The Gulf of Mexico tragedy is not unique. It is only the latest symptom of a civilisation out of control, stumbling blindly to pay the metabolic cost of reckless, unsustainable growth.

Deep GreenGulf of Mexico, The Cost of Complexity

~ VF ~

Vanityfox451's picture
Vanityfox451
Status: Diamond Member (Offline)
Joined: Dec 28 2008
Posts: 1636
The Collapse of Complex Societies ~ by Joseph Tainter

The Collapse of Complex Societies ~ by Joseph Tainter (Read Online Book)

[quote=]

Wikipedia Review

Joseph A. Tainter (Born December 8, 1949) is a U.S. anthropologist and historian.

Tainter studied anthropology at the University of California and Northwestern University, where he received his Ph.D. in 1975. He is currently a professor in the Department of Environment and Society at Utah State University. His previous positions include Project Leader of Cultural Heritage Research, Rocky Mountain Forest and Range Experiment Station, Albuquerque, New Mexico and professor of anthropology at the University of New Mexico. Tainter is also the author or editor of many articles and monographs. His best-known work is The Collapse of Complex Societies (1988), which examines the collapse of Maya and Chacoan civilizations, and the Roman Empire, in terms of network theory, energy economics and complexity theory. Tainter argues that sustainability or collapse follow from the success or failure of problem-solving institutions and that societies collapse when their investments in social complexity and their "energy subsidies" reach a point of diminishing marginal returns. He recognizes collapse when a society rapidly sheds a significant portion of its complexity.

~ VF ~

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dave s
Status: Bronze Member (Offline)
Joined: Feb 20 2009
Posts: 56
Re: Daily Digest - July 28

Well, I have somehow become the local homeless advocate here, which is far from the case, but here goes...

rhare wrote:

Perhaps, but the problem with this amount they show is that it means it's costing more for the homeless than many working citizens get paid and make a living.  So I still find the $35K just plain whacked.  I mean if you agree to support the homeless then they should receive no better treatment than those paying taxes and not taking hand outs.  Same goes for prisoners.  It's just demoralizing when someone works and is a productive member of society and those that leach have better lives.  In this case I suspect they don't have better lives, just cost more due to the bureacracy, which was my actual point. 

Generally, when someone says "bureaucracy" in the perjorative sense they mean too many people employed by the government to handle whatever the particular governmental function it is that is being discussed, with all the attendant pay issues and paperwork issues.  There is really no meaningful bureaucracy in that sense employed to service merely the homeless.  And the chronic homeless, who are said to be about 10% or so of the entire homeless population (the rest moving in and out of homelessness as their fortunes wax or wane), typically do not directly avail themselves of much in the way of government services that do exist.  It is that 10% that is said to account for nearly all of the costs of homelessness we are talking about here.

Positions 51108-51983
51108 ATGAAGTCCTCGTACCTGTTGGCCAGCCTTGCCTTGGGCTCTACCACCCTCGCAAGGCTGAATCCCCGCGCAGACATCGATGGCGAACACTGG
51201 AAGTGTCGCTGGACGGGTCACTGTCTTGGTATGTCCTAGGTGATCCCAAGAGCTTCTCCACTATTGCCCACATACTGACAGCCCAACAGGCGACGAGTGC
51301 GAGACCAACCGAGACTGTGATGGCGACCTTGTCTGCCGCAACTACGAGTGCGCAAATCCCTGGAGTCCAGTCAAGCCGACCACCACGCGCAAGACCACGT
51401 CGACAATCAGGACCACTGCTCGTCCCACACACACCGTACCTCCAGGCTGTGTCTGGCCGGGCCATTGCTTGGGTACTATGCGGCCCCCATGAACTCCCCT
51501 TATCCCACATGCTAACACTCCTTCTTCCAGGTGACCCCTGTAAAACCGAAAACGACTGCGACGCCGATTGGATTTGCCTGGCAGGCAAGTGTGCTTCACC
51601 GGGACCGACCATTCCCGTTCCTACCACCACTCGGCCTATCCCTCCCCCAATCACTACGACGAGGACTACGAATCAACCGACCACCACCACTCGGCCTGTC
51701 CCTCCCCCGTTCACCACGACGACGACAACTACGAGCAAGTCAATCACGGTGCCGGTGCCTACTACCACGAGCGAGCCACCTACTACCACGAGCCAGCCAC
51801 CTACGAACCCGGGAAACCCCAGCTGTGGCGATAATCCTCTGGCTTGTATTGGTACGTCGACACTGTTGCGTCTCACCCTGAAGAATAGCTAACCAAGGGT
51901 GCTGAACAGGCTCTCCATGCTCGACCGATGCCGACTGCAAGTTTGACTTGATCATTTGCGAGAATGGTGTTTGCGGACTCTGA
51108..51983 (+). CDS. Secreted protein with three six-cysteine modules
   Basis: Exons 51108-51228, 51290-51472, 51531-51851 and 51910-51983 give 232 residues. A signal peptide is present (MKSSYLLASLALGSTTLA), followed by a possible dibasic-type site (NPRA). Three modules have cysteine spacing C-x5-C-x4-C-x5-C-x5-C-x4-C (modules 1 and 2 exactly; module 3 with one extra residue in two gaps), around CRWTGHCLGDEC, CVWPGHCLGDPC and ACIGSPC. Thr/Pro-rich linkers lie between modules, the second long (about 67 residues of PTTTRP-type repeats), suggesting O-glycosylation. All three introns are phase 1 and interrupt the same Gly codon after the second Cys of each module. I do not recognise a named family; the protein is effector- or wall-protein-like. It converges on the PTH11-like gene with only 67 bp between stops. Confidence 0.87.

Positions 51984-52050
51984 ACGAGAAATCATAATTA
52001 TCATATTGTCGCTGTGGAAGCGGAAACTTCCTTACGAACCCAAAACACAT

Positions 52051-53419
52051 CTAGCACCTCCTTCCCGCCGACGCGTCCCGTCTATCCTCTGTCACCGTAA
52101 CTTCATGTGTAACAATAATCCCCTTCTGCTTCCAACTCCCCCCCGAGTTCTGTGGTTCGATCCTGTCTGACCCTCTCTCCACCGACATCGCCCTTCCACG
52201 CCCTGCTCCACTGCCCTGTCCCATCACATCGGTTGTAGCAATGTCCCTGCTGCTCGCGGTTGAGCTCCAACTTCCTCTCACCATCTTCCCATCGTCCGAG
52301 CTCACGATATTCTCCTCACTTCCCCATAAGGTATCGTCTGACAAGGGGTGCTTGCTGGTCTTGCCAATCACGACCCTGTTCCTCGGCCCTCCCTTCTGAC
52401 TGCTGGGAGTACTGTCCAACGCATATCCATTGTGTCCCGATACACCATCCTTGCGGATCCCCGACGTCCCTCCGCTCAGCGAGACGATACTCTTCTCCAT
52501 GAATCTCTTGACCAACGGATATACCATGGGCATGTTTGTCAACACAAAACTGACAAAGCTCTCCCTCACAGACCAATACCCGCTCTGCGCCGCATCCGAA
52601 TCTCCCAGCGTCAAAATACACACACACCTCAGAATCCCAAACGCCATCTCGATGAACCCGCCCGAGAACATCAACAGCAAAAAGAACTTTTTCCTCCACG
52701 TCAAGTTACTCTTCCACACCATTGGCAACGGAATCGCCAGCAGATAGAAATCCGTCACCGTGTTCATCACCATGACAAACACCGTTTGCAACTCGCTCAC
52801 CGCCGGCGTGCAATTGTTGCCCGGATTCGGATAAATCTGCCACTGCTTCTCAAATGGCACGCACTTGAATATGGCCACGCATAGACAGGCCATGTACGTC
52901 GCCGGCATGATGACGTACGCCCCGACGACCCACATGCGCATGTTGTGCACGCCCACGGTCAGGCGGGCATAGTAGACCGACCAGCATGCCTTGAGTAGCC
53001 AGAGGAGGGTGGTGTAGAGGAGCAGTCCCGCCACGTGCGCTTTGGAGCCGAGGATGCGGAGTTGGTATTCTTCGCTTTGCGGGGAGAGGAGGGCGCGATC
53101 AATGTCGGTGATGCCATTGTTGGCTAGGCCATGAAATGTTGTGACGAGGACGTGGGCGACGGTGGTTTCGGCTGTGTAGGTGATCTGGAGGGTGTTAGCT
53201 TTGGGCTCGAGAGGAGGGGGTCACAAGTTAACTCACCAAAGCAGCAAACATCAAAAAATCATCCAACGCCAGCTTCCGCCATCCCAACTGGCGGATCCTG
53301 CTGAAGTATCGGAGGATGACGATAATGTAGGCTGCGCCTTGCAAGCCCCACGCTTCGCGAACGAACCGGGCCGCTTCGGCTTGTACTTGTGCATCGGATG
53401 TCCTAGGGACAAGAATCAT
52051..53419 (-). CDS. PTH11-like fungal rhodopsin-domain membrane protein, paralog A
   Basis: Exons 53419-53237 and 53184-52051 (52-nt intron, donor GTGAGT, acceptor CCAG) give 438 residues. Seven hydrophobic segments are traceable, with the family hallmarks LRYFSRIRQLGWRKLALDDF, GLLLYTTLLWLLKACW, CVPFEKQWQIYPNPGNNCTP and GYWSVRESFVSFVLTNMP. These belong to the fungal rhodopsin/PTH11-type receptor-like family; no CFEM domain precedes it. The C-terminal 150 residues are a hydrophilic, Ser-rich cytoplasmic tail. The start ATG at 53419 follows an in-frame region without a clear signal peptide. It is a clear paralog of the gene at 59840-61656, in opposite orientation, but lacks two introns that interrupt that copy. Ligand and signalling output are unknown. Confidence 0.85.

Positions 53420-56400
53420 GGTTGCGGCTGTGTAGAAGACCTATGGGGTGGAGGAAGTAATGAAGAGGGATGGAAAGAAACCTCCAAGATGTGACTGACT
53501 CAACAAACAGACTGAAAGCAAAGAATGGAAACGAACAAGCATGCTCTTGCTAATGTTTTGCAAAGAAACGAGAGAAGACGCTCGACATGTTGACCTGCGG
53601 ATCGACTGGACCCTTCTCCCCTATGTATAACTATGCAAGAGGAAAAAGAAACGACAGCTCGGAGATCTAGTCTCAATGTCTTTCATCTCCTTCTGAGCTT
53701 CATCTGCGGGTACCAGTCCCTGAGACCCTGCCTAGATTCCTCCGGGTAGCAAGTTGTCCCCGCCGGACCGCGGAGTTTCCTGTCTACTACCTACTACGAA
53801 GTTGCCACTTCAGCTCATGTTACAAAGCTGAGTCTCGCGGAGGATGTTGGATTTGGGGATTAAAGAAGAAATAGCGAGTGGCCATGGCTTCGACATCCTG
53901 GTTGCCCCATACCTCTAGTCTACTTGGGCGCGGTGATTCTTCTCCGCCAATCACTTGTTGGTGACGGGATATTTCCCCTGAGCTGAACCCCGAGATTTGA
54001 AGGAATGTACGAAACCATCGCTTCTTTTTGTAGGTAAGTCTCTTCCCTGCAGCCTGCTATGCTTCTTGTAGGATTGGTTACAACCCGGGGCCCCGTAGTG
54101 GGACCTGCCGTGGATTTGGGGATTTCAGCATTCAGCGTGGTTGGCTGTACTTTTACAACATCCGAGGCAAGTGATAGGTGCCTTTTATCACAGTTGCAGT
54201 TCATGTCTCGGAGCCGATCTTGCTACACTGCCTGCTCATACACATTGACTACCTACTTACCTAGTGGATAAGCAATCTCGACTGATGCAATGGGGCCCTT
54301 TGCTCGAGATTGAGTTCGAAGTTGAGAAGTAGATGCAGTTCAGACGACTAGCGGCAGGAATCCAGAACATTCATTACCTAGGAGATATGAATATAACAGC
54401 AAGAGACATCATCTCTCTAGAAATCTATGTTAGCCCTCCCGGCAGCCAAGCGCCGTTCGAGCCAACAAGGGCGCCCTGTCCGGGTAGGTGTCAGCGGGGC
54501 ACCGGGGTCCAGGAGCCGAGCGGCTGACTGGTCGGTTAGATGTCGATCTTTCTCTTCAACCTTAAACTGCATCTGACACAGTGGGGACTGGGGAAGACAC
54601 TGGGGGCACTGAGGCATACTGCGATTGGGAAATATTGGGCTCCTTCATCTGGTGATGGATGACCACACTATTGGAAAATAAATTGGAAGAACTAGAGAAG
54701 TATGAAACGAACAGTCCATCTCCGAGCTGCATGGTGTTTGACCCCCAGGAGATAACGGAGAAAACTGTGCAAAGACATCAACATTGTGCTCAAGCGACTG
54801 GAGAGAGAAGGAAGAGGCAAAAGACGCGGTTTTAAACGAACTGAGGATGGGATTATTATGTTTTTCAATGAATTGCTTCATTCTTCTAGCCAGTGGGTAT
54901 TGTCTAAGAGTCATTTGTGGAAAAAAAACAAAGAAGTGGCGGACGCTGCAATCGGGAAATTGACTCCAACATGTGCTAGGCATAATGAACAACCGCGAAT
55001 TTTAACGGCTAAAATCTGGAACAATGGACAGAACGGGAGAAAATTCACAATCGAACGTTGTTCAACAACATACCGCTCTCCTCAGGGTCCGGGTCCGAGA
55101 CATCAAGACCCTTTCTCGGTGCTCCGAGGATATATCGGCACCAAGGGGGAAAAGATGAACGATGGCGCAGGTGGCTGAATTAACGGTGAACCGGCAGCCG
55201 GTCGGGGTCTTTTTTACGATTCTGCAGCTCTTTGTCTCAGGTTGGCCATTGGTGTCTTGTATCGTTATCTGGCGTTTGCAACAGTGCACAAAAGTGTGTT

simentt wrote:

The main problem with this, is that it amounts to paying people for not working, and that this naturally will lead to people not working. The bureaucracy will need to expand to make sure that abuse of the program is limited, increasing the cost further and increasing opposition. At the end when funds start getting really tight, you have a situation where a part of the population is (rightly) viewed as a problem by the rest of the voters, and other social policies have to be examined to handle it. As an European, I know where this tends to end.

Yes, the American work ethic argument.  It actually turns out that this argument does not hold much water when it comes to homelessness.  The vast majority of people will never be homeless and would certainly never choose to be homeless.  Of the people who do become homeless, the vast majority of those will have family or friends that will help them out.  Of the people without family or friends, the vast majority will not want to remain homeless and will not, in fact, remain homeless.  Of the people who do remain homeless (the chronic homeless), addictions and mental illness account for their vast majority rather than laziness.  In sum, being homeless is no picnic and you have to be drunk or crazy to want to do it. 

But what you say is exactly the problem.  Homelessness by and large is a hidden problem and dealing with it in a cost efficient way such as how I described it makes headlines as a positively un-American thing to do.  By the way, this solution was recognized by the second Bush administration as something worth doing.